Abstract 324: δ-Opioid Receptor Activation Modifies Hypoxic Expression of MicroRNAs in the Rat Kidney
Cardiovascular dysfunction often causes blood/oxygen insufficiency in the kidney that is very sensitive to changes in oxygen/blood delivery. Indeed, hypoxic/ischemic kidney stress is a frequent problem in clinical settings. There is, however, no promising strategy for prevention and treatment of such injury. Since recent studies suggest that microRNAs are differentially involved in hypoxic/ischemic events and delta-opioid receptor (DOR) activation increases antioxidant capacity and protects against hypoxic/ischemic injury, we asked if DOR activation regulates microRNA expression in the kidney under hypoxic condition. We isolated microRNAs from normoxic and hypoxic rat kidneys and used the paired microRNAs for microarray analysis. Thirty-one microRNAs were selected for quantitative PCR analysis based on the microarray data. Among them, 14 microRNAs were significantly altered in response to prolonged hypoxia for 1, 5 and 10 days, DOR activation with UFP-512 (1 mg/kg/day, ip, at days 0, 4 and 8) or a combination of both. Our novel data show that 1) DOR activation shifts miRNA expression profiles in normoxic conditions; 2) hypoxia differentially alters the miRNA expression profiles depending on hypoxic durations; and 3) DOR activation modifies hypoxia-induced changes in miRNA expression. For example, 10-day hypoxia reduced the level of miR-212 by >70% (p<0.001), while DOR activation could mimic such reduction even in normoxic kidney. In contrast, the same stress increased miR-29a by >100% (p<0.05), which could be attenuated by DOR activation. These results suggest that hypoxia comprehensively modifies the microRNA profile within the kidney, which can be mimicked or modified by DOR activation. Illumination of their targeted pathways, that regulate hypoxia sensitive transcription factors, antioxidant capacity, erythropoietin, Golgi-trafficking regulator, neurexophilin, ubiquitin-mediated degradation, intracellular trafficking, scaffolding, Wnt signaling, solute channels and ion homeostasis, may provide new insights into the potential therapeutics for hypoxic/ischemic injury of the kidney.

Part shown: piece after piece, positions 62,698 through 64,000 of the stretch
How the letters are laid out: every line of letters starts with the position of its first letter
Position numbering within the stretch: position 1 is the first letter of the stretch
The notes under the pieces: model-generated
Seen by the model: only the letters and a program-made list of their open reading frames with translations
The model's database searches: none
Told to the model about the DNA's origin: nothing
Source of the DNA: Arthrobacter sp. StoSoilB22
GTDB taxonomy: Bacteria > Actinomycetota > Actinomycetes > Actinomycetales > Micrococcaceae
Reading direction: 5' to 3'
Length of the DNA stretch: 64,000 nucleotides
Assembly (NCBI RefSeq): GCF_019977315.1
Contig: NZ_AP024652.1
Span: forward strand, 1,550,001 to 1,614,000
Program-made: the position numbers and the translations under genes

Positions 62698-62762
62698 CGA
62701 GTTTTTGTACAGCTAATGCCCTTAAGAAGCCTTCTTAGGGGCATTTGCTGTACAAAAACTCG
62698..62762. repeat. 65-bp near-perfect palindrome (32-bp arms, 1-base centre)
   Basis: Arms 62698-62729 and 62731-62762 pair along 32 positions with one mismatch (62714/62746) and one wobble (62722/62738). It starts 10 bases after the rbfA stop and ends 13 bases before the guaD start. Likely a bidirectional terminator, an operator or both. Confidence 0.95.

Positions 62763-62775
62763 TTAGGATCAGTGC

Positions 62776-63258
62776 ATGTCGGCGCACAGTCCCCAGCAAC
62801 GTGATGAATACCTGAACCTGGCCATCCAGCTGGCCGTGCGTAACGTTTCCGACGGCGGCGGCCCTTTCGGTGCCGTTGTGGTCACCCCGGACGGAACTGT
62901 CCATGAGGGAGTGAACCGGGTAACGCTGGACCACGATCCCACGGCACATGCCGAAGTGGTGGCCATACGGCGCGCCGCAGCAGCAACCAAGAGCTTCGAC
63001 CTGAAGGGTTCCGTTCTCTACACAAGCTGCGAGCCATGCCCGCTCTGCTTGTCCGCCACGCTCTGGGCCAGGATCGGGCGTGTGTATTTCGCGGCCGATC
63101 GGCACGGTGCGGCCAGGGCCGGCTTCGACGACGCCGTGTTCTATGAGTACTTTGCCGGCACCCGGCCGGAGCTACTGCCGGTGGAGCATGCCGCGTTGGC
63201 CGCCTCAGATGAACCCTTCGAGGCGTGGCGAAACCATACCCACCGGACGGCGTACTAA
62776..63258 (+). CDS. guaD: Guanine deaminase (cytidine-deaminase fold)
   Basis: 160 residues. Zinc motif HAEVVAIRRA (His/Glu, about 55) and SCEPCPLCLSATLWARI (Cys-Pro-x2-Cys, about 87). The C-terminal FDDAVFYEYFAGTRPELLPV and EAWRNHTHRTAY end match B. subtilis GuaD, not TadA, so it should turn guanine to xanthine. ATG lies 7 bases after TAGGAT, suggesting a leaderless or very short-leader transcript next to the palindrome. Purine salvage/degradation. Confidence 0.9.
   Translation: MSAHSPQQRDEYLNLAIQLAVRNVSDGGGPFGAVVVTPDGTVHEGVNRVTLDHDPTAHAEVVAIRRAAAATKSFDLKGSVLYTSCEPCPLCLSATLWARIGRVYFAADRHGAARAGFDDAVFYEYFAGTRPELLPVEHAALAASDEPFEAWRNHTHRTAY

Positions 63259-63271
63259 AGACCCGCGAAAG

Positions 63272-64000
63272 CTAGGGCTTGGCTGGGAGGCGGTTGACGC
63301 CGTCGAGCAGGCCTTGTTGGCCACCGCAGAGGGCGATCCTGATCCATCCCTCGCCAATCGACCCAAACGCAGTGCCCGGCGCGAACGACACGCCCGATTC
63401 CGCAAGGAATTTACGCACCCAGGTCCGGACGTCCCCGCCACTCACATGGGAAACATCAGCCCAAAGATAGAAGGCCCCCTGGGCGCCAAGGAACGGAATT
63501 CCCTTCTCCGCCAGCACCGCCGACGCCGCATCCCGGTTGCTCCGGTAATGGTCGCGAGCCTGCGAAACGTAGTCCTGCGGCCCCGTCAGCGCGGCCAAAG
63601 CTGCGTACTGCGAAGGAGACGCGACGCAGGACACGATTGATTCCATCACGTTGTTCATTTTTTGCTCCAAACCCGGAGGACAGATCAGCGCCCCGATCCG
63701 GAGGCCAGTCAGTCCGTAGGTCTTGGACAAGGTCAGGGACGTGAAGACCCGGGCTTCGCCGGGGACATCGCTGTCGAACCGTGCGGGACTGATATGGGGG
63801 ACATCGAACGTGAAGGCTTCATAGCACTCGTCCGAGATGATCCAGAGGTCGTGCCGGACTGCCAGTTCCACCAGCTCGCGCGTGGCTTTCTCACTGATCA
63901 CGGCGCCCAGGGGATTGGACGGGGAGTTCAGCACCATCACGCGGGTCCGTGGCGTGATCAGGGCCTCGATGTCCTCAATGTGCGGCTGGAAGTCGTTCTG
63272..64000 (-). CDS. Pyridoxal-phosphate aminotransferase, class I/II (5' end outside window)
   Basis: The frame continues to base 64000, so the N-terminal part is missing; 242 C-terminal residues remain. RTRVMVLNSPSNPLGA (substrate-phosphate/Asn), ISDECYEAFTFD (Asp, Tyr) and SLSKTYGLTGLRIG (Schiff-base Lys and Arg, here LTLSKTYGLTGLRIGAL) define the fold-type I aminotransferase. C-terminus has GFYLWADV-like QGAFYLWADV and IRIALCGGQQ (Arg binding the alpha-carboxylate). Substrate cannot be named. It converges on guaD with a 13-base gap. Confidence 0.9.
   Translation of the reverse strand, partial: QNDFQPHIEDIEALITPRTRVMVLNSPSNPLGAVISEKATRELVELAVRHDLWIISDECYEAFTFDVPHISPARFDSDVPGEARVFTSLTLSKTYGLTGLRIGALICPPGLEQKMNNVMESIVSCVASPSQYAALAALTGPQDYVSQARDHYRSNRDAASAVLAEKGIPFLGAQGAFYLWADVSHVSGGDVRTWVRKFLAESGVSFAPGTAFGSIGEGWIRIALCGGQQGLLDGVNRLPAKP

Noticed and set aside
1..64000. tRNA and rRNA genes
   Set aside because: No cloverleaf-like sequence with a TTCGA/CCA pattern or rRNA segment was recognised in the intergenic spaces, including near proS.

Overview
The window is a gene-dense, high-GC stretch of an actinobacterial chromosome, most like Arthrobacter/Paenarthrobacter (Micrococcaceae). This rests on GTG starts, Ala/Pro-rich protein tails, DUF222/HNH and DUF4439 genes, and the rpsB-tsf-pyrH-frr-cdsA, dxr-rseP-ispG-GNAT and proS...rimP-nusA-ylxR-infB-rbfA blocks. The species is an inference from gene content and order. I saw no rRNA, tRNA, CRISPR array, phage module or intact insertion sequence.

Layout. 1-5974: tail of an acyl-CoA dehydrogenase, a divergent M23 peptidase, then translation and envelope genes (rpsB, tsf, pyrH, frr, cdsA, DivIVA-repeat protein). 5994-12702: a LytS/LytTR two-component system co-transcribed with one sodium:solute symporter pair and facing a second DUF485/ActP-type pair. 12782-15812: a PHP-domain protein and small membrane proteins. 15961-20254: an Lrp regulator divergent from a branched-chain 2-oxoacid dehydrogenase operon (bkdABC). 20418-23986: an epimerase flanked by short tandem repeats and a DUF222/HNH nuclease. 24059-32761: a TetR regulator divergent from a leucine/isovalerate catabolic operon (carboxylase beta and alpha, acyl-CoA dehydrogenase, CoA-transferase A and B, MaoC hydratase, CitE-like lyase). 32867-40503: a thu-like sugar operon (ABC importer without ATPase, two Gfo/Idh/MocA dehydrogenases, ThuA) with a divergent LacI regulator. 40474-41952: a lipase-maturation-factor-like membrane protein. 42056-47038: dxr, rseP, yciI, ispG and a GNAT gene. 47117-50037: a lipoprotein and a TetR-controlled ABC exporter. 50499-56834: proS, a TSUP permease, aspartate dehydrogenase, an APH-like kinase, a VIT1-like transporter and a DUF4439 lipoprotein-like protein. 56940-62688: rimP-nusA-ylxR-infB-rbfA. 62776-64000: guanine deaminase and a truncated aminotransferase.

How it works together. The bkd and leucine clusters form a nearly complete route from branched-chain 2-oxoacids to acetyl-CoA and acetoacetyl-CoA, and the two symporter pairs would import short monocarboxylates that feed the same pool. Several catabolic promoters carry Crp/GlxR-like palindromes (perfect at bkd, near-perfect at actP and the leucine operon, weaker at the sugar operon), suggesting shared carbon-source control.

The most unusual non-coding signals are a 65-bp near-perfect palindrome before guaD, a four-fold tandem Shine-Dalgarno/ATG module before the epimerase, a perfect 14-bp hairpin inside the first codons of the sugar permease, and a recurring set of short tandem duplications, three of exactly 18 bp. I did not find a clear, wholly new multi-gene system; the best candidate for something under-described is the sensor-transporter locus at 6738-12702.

- © 2012 by American Heart Association, Inc.